What is more, this ever-expanding pool of information did not start with humans, but dates back to the beginning of time. “[W]e are born from it, and it is born from us,” he writes gnostically. As such sweeping phrases make clear, adding to economic-growth theory is not the only goal motivating Mr Hidalgo, a statistical physicist who teaches at MIT’s Media Lab and is a pioneer in visualisation tools, which extract meaning from piles of data.
According to Macmillan Dictionary (http://www.macmillandictionary.com/dictionary/british/sweeping), the word "sweeping" means: 1. a sweeping change or development has a major effect 2. not based on specific facts or details and therefore not completely accurate or fair 3. with a wide impressive curved shape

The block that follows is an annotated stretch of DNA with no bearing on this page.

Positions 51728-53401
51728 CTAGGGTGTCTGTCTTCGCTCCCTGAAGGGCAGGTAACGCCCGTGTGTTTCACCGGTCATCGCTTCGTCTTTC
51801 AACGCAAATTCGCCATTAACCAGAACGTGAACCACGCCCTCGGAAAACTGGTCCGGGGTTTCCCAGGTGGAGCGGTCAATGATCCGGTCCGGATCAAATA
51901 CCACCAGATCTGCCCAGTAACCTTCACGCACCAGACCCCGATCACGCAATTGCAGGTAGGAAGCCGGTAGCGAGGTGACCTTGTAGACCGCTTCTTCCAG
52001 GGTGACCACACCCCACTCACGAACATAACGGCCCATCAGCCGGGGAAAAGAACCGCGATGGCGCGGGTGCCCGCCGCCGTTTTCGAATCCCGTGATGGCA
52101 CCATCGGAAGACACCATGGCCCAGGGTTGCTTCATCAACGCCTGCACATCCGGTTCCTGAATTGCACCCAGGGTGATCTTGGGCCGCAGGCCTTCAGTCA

It seems that the word "phrases" here refers to the sentence in the double quotation marks. But how can the word "sweeping" be understood in the context so that the "phrases make clear"? It is confusing because I don't think each of those meanings of "sweeping" can fit in well with the sentence reasonably or logically. Could someone please paraphrase or explain it?
The next puzzling problem: How should I understand the meaning of "adding to economic-growth theory"? The sentence reads rather peculiar because I can't find out what is exactly added to "economic-growth theory". In other words, the object of the verb "add" is missing. In my opinion, the sentence should be modified like this: "adding XXXX(something certain) to economic-growth is not the only goal of Mr Hidalgo ..." Is that right? If that's not correct, could you please tell me what the author intend to tell the readers here?